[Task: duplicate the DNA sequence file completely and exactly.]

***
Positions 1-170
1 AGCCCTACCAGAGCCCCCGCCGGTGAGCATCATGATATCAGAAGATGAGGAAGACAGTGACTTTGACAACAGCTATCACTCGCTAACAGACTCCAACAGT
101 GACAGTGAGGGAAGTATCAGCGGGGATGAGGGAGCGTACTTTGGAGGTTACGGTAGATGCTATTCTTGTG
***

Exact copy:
Positions 1-170
1 AGCCCTACCAGAGCCCCCGCCGGTGAGCATCATGATATCAGAAGATGAGGAAGACAGTGACTTTGACAACAGCTATCACTCGCTAACAGACTCCAACAGT
101 GACAGTGAGGGAAGTATCAGCGGGGATGAGGGAGCGTACTTTGGAGGTTACGGTAGATGCTATTCTTGTG